With the start of the 2021 school year, UO has revealed a new and revolutionary student welcome center inside Unthank Hall. Unthank has been under construction for around a year and is a hybrid of a dorm, dining hall and welcome center for students. The new building boasts eateries like Bullseye Taco, Drake's Deli and a community kitchen, as well as other amenities. The student welcome center, which is located on the ground floor, is designed to show prospective students the best of what UO has to offer.

Although UO has a student welcome center in Ford Alumni Center, this was built completely from scratch. The team building it, which contained Lauren Stanfield, Cora Bennett, Michael Luna and others, drew inspiration from other student welcome centers recently built around the country. 

“One of those places was the University of Georgia, which is more traditional than UO,” vice president of student services Roger Thompson said. The University of Georgia recommended that the UO scouts look in the college football hall of fame instead. “Some of the technology that we put in the student center came out of a concept that our team saw at the college football hall of fame, not in any student welcome center,” Thompson said.

Everyone on the construction team for the Welcome Center brought their own skills to the table. Luna is a recent graduate of UO who now works for the University. “When he was a student, he went through the Disney experience and interned with them,” Thompson said. “So he had a lot of ideas about how to present things and stage them so that visitors would like them.” The team even created four different aromas that viewers smell when they come through the building that sparks feelings of warmth, which came from a concept that Disney uses.

“I cannot tell you how proud I am of this team,” Thompson said. “I set very high expectations for what the student welcome center would be. Some might be intimidated to tell a small group ‘I want it to be the best in the country’ because that’s what the University of Oregon deserves, and what they created far exceeds any expectation I had.”

Thompson explained that the entire center was created to make students feel at home. The first thing a visitor sees when they walk in is a mural of the state of Oregon. And, when they go through the second set of doors, they wipe their feet on a mat that reads “Welcome Home.” The team took their time with meticulous details, like making the seats extra big in the theater and adding fun, unique decorations to each of the four bathrooms, so that everyone who visits is as comfortable as possible. “Everything in the facility is to welcome students home,” Thompson said.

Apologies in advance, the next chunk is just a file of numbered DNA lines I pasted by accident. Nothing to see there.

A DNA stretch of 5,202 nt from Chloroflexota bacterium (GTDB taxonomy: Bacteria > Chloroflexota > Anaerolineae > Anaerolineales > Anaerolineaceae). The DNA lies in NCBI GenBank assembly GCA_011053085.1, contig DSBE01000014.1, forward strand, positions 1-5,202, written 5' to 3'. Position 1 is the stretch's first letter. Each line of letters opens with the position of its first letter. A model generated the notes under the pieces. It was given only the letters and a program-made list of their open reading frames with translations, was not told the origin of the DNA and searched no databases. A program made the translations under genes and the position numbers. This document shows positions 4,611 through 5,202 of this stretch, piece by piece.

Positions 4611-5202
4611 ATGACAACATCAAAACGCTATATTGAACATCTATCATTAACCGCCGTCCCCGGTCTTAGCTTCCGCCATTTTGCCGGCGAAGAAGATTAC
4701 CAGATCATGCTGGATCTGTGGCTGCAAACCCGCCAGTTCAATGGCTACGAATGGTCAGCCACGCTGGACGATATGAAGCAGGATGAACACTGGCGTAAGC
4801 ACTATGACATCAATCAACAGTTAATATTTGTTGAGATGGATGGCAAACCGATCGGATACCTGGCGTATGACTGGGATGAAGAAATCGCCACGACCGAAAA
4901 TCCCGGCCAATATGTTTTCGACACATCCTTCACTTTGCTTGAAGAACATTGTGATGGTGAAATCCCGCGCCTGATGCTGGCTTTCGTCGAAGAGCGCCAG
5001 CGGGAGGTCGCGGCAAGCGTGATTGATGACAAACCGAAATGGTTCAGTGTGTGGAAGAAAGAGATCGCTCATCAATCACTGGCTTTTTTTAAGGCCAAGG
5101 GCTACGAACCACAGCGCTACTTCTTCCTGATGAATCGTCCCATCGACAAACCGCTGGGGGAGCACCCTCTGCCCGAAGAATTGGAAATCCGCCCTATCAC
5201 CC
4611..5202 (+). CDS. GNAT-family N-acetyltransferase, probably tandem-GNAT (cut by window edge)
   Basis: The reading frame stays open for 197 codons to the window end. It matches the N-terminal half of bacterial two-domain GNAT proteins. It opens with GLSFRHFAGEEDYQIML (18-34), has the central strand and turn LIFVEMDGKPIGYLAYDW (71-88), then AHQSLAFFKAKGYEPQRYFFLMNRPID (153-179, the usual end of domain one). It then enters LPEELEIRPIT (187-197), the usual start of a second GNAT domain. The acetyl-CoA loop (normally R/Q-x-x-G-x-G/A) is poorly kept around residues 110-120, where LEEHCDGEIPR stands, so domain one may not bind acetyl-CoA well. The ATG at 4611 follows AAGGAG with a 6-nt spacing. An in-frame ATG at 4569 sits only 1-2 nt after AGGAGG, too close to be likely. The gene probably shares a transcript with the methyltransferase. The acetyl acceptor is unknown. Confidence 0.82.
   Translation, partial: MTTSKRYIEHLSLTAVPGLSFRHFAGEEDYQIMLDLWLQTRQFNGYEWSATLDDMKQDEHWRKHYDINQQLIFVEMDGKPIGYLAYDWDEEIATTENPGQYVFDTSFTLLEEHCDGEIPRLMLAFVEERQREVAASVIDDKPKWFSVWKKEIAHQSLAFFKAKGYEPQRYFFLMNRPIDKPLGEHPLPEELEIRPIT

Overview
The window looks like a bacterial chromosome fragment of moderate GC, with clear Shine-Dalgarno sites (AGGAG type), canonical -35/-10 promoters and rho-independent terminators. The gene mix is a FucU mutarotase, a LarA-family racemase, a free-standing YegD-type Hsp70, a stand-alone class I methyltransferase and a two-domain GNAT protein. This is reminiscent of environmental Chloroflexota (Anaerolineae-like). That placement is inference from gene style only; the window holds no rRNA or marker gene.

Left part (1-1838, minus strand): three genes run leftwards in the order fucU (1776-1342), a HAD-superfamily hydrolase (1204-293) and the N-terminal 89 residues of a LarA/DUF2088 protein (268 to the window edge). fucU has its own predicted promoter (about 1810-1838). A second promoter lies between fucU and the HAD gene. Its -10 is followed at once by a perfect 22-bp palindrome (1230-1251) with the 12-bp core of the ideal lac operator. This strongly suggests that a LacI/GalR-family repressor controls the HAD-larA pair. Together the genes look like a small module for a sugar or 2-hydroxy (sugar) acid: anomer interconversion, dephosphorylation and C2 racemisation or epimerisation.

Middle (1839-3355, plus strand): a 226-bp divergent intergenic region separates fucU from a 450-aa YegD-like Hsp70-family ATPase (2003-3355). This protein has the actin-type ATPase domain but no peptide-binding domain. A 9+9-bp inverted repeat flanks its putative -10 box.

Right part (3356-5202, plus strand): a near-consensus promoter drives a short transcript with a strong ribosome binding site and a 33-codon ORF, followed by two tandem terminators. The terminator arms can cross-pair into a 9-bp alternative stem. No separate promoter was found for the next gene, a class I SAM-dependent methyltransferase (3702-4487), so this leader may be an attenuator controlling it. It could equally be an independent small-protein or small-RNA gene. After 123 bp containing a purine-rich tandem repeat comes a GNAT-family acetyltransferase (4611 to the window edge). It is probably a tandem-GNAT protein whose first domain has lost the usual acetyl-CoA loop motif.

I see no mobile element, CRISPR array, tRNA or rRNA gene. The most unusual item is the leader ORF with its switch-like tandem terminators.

The location of the welcome center in Unthank is not a coincidence. Thompson said that its location in a residence hall creates a feeling of home and he also thinks the proximity to the dining hall is an advantage. “We think students will come, and they’ll explore around the student welcome center. They’ll go out on their 9 a.m. tour, they’ll come back and they’re gonna want to eat at the Pacific Northwest Marketplace,” Thompson said. “We hope by the end of that experience they’re ready to be a duck.”

Cutting-edge technology and gadgets fill the welcome center. There’s a row of lockers with both fixed and video displays and a Harry-Potter-inspired enchanted book that students can flip through. “The pages are the same material as a movie screen at an AMC theater, so we can project images onto the book that then come alive,” Thompson said. There’s also a spot for students to write postcards, a map to mark where they’re from and more.

Sample residence hall rooms are also featured in the new welcome center. There are examples from Global Scholars Hall, Justice Bean and Unthank. This provides students with more information than they previously had because tours typically only visit one residence hall; it also cuts out the awkward experience of touring through someone’s home. “We don’t have to take people through residence halls and interrupt people where they live,” Thompson said. “That’s always bothered me.”

Thompson and his team have labored over creating the center. “Everything in the center is to get people talking about the University of Oregon,” Thompson said, “even the wallpaper is subtly ducks flying.”

A&C Reporter

I am a freshman from Southern California writing for the Arts & Culture desk. I like going on bike rides, cooking dinner, and watching movies with my friends.